It blurs like a watercolor.

And David walked down the street, as he would walk down every street. As you walk down every street. And he thought he would never blur again, as he always thought he would never blur again. As you think you will never blur again. And the more you think it doesn't, the more it always will.

It blurs like a watercolor. And the winds of life are not always gentle.

But mercy and forgiveness reveal the face of God.

08 January 2013

Happy, Poetic-y, Kohlrab-i Anniversary!

“If you would just put that damn thing away, we could talk.” The clown rubbed his groin with a gloved hand. Not his own hand, strangely enough. Little Mikey Nitrous (to be known to the world one day as Mr. Michael Nitrous of West 43rd Street) kept his miniature crossbow trained on the clown. This was not the first time he had used his little miniature crossbow to enforce justice, but it was the first time he had used it on a clown.

“Just you quit your jaw-flapping,” said little Mikey, “I'll have no more of your parley. You were snoopin' around my mother's zucchini patch, weren't you?”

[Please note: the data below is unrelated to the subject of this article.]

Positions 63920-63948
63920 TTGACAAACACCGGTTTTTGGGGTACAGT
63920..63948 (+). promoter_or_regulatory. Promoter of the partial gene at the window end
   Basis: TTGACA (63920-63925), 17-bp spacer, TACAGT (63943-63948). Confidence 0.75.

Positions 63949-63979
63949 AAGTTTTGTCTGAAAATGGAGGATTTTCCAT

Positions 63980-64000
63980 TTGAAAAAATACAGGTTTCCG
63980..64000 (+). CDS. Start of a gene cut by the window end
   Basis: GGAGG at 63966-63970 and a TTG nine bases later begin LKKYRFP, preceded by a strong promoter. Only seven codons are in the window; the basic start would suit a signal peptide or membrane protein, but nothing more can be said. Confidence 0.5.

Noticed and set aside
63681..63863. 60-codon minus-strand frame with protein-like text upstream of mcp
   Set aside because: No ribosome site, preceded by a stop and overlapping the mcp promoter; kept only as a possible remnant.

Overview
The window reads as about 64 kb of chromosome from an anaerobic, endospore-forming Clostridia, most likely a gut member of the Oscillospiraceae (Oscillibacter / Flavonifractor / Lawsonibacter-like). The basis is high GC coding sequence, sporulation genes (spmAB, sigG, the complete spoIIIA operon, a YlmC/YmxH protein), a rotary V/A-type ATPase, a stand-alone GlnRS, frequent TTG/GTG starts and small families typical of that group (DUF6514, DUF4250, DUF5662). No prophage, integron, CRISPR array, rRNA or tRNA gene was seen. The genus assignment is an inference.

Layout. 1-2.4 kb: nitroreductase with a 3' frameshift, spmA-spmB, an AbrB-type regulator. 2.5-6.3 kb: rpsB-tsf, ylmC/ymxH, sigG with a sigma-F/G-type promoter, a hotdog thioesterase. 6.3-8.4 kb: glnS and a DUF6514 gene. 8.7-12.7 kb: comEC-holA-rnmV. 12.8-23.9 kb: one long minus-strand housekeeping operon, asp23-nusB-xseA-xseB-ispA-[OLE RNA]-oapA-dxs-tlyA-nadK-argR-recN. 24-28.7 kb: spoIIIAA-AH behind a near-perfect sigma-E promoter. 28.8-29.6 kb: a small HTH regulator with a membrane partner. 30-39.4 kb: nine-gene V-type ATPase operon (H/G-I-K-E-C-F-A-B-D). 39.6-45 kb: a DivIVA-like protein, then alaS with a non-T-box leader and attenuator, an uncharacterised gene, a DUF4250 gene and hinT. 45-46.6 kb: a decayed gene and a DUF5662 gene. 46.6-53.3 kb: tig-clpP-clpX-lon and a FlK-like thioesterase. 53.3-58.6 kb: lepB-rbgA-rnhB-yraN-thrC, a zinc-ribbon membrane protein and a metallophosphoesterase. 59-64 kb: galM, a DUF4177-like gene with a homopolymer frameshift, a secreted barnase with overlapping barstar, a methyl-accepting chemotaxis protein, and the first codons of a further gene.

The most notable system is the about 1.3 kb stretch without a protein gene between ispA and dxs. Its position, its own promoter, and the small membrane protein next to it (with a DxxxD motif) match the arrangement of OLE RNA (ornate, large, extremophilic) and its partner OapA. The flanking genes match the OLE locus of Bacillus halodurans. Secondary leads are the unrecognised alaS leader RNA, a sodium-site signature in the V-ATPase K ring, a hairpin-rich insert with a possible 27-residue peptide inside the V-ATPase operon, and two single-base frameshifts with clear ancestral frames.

The clown stared silently at the ground. The ground pretty much just stared right back. He glanced nervously at the little, miniature crossbow in Mikey's hand.

“I need a kohlrabi,” said the clown.

“A likely story, whiteface. If you needed a kohlrabi, then what the heck were you doin' in the zucchini patch?”

“I got confused,” said the clown. “I don't see that many zucchinis. Not that many kohlrabis, either, to tell the truth.”

“I likely story,” said Mikey again. “Do you think I just fell off the melon truck?”

The clown fell silent again.

“Okay, floppy-shoe,” said Mikey, “I'll tell you what I'll do. I'll make you a deal. If you can make up a poem for me, I'll let you go without plugging you full of bolts. Kapiche?”

“A poem?” asked the clown.

“A poem,” said Mikey Nitrous.

“A poem,” said the clown.

“In heroic couplet.”

“Heroic couplet?”

“In four-line stanzas.”

“Four-line stanzas?”

“With good, solid rhyme scheme. And it's gotta' be about kohlrabi.”

“Kohlrabi?” asked the clown.

“Yeah,” said Mikey, threatening him with his little, miniature crossbow, “you got a problem with that?”

“No, no,” said the clown. “Can I go, then?”

“Heck no!” cried Mikey Nitrous, pulling a pad of paper and a pencil out of his back pocket and handing it to the clown, “you sit down right there in the kohlrabi patch and get to work. I'm gonna' sit down next to the gazing ball and keep an eye on you.”


04 January 2013

Celebrating One Year of Poetic-y Goodness!

Zoiks!  My cousin, Denise Janikowski-Krewal, and I have been collaborating on our poetry blog "the lost beat" for a year as of today!  Holy cow!  You should go over there right now, grab a glass of room-temperature champagne, and begin reading!  Keep coming back all week long for thelost beat first anniversary celebration week.” No calories! No trans-fats! No cholesterol!

Click above or on this sentence to be magically transported to the lost beat! Cool!